In Search of the Perfect Bowl of Chili

2 Oct

I had a Monday off work, due to the Harvest Festival here. It’s one of the two biggest holidays on the South Korean calendar–the other is the Lunar New Year–and one of the few times I can rely on my friends also getting a day off.  The weather’s starting to turn a bit nippy here, especially at night, and for some reason, holidays among our crew of ex-pats seem to invariably mean Tex-Mex food makes an appearance.  Chili was the logical conclusion.  And before anyone starts, I know that “real Texas chili” doesn’t include beans.  However, I’m not Texan, and the way I grew up eating chili, it never lacked them.  To me, a pot of chili without beans seems more like sloppy joe topping than a filling meal in its own right.

Preconceptions about beans aside, this hasn’t stopped me from experimenting with different spices and blends to find the perfect combination of spicy-sweet-rich for a bowl of chili.  Monday’s, I think, was a success I’ll keep on permanent file.


1 lb beef stewing meat, chopped
2 slices extra-thick bacon, chopped
1 lb ground beef
1 onion, diced
5-6 fat cloves of garlic, roughly chopped (if you have a mortar & pestle) or minced (if you don’t)
6-7 small dried red peppers, ground (if you have a mortar & pestle) or about a tablespoon of dried red pepper flakes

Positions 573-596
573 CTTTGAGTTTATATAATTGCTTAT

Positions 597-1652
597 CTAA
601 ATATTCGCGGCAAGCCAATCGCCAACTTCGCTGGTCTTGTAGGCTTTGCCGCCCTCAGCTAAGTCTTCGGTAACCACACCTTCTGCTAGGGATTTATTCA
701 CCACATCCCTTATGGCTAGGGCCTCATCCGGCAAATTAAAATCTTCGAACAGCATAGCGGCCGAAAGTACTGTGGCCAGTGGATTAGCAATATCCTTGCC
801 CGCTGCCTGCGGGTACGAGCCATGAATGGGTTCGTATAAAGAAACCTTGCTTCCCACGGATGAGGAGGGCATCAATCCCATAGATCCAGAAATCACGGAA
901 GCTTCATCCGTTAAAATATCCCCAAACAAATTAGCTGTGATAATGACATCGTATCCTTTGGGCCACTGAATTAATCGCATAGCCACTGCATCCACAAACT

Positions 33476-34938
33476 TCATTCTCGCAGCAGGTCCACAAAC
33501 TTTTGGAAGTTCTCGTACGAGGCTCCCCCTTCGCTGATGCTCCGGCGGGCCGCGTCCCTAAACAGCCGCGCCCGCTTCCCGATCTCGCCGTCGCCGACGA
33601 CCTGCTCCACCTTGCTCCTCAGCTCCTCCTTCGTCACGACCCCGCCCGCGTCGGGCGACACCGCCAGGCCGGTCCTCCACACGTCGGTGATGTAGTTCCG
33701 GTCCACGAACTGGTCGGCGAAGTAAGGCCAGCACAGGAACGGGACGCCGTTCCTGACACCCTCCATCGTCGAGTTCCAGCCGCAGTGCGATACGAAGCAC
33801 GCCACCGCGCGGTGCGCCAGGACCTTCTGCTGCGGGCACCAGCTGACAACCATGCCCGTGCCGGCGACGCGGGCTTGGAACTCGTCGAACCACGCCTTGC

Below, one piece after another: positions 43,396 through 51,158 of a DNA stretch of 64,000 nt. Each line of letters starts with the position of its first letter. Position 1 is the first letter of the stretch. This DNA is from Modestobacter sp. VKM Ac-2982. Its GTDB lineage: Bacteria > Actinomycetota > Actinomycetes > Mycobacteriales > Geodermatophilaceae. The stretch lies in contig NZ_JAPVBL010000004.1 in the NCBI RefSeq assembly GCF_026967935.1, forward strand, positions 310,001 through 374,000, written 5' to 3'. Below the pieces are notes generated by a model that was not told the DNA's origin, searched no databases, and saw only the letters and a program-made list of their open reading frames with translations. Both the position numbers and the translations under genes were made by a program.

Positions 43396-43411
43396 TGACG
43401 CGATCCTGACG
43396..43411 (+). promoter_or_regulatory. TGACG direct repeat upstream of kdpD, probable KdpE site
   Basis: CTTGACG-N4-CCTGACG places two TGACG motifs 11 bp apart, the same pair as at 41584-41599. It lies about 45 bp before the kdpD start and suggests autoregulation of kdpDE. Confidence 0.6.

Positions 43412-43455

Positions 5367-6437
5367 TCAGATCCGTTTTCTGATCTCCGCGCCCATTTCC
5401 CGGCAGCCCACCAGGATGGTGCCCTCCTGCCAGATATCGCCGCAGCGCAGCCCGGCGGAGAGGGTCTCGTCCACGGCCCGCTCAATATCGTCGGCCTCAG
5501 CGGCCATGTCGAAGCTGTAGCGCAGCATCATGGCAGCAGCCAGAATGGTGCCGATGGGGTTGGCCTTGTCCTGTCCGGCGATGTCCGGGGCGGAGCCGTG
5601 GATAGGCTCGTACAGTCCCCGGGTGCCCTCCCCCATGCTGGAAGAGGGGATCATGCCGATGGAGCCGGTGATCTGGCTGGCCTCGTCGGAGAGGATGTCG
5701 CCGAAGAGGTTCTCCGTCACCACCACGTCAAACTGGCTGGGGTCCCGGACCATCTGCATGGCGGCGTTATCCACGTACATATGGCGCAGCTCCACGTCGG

chili powder to taste (about 2 tsp if you have sensitive palates to please, 2 tbsp if you like it spicier, but keep the heat of your dried pepper in mind, too)
2 tsp ground cumin
2 tsp dried oregano
1 and 1/2 tsp salt
1 tsp cinnamon
2 tsp unsweetened cocoa powder
1 can beer (nothing fancy, I used the cheapest can I found, an all malt variety)
2 cans kidney beans, drained
1 can black beans, drained
1 can diced tomatoes

Start by browning the stewing meat and bacon in a large pot, thoroughly.  Add a little oil if necessary.  Don’t be afraid to let the pieces get a little crispy around the edges, this adds a lot of flavor to the finished chili.  After these are mostly browned, add the ground beef until everything is cooked through.  Finally, add the onion and garlic.  Cook and stir until the onion is softened and translucent.

Add red peppers, chili powder, cumin, oregano, salt, and cinnamon.  Turn to medium low heat and stir constantly to avoid burning, for 1-2 minutes.  Add cocoa powder, stir thoroughly, then add the beer.  The kidney beans, black beans, and tomatoes go in while this returns to a simmer.  Once it’s simmering, cook uncovered on low, stirring occasionally, until thickened to your taste–about an hour should be plenty.

Ladle out and serve. Garnish with a bit of grated cheddar, cilantro, or sour cream.  It’s delicious eaten as chili in a bowl, or scooped up with tortilla chips.  Leftovers can be easily reheated.  Add a bit more water (or beer) if they start to look too dry.

Serves 4.

2 Responses to “In Search of the Perfect Bowl of Chili”

  1. Quinn at 7:31 am #

    Would this mixture work as a enchilada mixture? It sounds delicious, but not too sure about the beer/cinnamon/cocoa combination

    • oddvocado at 7:34 am #

      It might not be bad as an enchilada filling, though you’d have to add tomato sauce of some sort and a lot of cheese as a topping, which might change the whole flavor profile. You can’t really taste the beer, the cinnamon, or the cocoa in the finished product, but it adds a depth to the flavor that wouldn’t otherwise be there.

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